Colorado cannabis product mix changes as sales decline and prices drop

Matt Whittaker

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THC-infused brownies for sale in Colorado in 2018.THC Photos / Flickr

By Matt Whittaker / NewsBreak Denver

(Across Colorado) The mix of cannabis product sales is changing as overall sales in Colorado’s legal marijuana industry slow, and prices for marijuana products decline.

Last year, as the state’s total cannabis sales barely rose above their 2020 level, edible and concentrated cannabis products gained market share compared to flowers, according to Colorado Department of Revenue numbers released this month.

For the adult-use retail market:

  • Flowers’ share of annual sales dropped to 45.7 percent in 2021 from 49.8 percent the year before
  • Concentrates’ share increased to 33.2 percent from 30.1 percent
  • Edibles’ share rose to 13.8 percent from 12.8 percent.

For the medical market:

  • Flowers’ share dropped to 57.1 percent from 58.9 percent
  • Concentrates’ share rose to 30.3 percent from 30 percent
  • Edibles’ share rose to 9.8 percent from 8.5 percent.

Those trends appear to be continuing into this year.

“Concentrates and edibles are enjoying somewhat of a lift in demand as the market expands to new groups of users,” said Jay Czarkowski, co-founder of Boulder-headquartered consultancy Canna Advisors. “More people learn about and want to try different ways of consuming cannabis.”

The increasing market share for concentrates and edibles comes amid a wider variety of offerings as markets and products mature for adult retail marijuana use, said Truman Bradley, executive director of the Wheat Ridge-based Marijuana Industry Group.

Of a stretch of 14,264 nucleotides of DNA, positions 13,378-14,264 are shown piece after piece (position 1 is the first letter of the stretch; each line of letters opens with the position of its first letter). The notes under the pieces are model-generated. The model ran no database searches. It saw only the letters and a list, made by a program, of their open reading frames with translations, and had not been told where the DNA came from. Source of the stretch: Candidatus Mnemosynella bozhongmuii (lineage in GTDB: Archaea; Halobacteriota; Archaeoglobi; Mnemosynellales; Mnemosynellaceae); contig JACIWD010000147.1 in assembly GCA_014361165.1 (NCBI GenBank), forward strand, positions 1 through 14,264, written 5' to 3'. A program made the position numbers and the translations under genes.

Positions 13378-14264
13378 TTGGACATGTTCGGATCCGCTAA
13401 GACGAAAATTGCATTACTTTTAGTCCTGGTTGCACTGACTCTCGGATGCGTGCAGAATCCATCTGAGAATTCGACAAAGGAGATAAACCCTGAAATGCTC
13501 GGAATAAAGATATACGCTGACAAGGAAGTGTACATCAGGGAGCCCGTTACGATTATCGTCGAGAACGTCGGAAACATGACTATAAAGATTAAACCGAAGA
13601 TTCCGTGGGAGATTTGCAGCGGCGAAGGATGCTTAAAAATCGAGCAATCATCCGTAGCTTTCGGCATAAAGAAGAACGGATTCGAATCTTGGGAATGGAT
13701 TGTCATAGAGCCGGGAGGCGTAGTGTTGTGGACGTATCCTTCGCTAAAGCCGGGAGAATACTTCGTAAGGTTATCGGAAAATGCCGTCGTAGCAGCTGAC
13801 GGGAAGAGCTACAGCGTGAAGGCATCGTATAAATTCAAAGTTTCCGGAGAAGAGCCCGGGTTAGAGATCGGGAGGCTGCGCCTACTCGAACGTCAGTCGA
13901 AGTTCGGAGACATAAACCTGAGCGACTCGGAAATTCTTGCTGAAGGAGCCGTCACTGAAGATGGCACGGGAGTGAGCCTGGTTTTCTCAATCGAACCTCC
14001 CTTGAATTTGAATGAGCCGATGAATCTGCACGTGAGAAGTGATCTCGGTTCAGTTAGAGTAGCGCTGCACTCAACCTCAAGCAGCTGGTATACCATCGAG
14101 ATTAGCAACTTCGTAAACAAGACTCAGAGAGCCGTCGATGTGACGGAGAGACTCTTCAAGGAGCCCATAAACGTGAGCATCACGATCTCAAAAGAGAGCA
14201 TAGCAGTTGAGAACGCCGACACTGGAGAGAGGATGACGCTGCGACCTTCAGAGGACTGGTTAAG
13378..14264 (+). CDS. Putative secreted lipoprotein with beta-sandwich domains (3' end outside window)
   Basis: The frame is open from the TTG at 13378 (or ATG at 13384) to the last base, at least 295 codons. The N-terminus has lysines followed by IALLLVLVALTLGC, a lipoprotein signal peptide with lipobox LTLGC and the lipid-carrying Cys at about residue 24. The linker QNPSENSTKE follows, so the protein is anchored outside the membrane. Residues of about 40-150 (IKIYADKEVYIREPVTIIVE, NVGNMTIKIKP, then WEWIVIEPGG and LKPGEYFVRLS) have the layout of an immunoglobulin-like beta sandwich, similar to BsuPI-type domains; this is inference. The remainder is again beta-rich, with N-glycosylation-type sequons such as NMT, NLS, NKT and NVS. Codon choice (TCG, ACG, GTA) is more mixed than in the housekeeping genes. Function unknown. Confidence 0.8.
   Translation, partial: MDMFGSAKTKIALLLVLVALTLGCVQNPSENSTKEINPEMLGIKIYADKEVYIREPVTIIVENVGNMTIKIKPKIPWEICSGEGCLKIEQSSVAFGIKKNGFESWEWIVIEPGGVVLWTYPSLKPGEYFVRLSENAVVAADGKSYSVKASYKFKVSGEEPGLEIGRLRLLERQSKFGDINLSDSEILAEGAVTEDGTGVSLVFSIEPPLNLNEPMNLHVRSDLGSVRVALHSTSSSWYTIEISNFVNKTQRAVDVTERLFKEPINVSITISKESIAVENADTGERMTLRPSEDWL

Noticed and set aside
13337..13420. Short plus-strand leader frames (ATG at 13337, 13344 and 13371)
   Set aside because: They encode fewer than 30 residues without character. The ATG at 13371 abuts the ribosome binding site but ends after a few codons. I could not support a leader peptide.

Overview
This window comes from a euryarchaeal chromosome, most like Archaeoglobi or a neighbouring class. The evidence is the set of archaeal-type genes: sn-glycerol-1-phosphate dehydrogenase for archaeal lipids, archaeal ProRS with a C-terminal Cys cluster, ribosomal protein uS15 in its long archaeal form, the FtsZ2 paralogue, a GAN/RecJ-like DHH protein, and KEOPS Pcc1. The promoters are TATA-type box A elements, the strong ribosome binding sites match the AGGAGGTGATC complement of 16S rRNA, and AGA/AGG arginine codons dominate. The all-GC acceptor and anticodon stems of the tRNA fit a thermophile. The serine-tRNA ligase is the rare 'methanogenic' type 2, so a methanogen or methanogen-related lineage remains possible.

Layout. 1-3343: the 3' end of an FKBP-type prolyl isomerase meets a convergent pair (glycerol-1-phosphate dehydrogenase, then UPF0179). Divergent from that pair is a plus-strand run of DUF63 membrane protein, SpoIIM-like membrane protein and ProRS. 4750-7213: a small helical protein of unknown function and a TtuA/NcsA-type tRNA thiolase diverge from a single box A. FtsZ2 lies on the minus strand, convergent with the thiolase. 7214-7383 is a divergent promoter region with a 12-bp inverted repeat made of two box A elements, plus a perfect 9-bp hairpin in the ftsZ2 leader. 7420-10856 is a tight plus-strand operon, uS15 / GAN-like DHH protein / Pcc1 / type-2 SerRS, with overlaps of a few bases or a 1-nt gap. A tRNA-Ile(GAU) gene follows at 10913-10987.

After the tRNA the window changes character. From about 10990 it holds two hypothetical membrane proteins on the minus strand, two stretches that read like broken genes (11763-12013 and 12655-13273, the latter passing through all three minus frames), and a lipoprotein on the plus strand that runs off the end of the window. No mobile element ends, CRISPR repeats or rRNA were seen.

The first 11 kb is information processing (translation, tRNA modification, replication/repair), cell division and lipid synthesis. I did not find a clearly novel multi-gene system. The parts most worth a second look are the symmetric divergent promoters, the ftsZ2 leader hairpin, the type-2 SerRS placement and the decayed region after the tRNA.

Meanwhile, medical customers are gravitating toward more concentrated forms of marijuana products.

“The trend toward concentrates and edibles can be attributed to a variety of factors, but we know that people who use marijuana as medicine are increasingly relying on purer products to treat their conditions,” Bradley said.

But the increasing market share for concentrates and edibles comes as overall cannabis sales growth in the state slowed last year. This year, sales are on pace for their first decline since state-sanctioned retail sales began in 2014 as legislation limits purchases, inflation limits spending and the illegal market offers competition.

To try to make up sales volumes, marijuana retailers in the state tried to attract business with lower prices.

“As businesses struggle, they are doing anything they can to keep sales up,” Bradley said.

Prices for medical marijuana flower fell 24 percent year-over-year to end 2021 at $2.55 a gram, their lowest historical level. The average retail price for adult-use flower dipped 14 percent to finish the year at their lowest level since mid-2019.

Adult use concentrate prices fell 4.5 percent from 2020 levels, and medical concentrate prices fell 18.1%, with both finishing 2021 as record lows.

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Matt Whittaker writes about natural resources industries, including oil and gas, mining, renewable energy, agriculture and cannabis. He's been based in the Denver metro area since 2013. You can follow him on Twitter @mattswhittaker.

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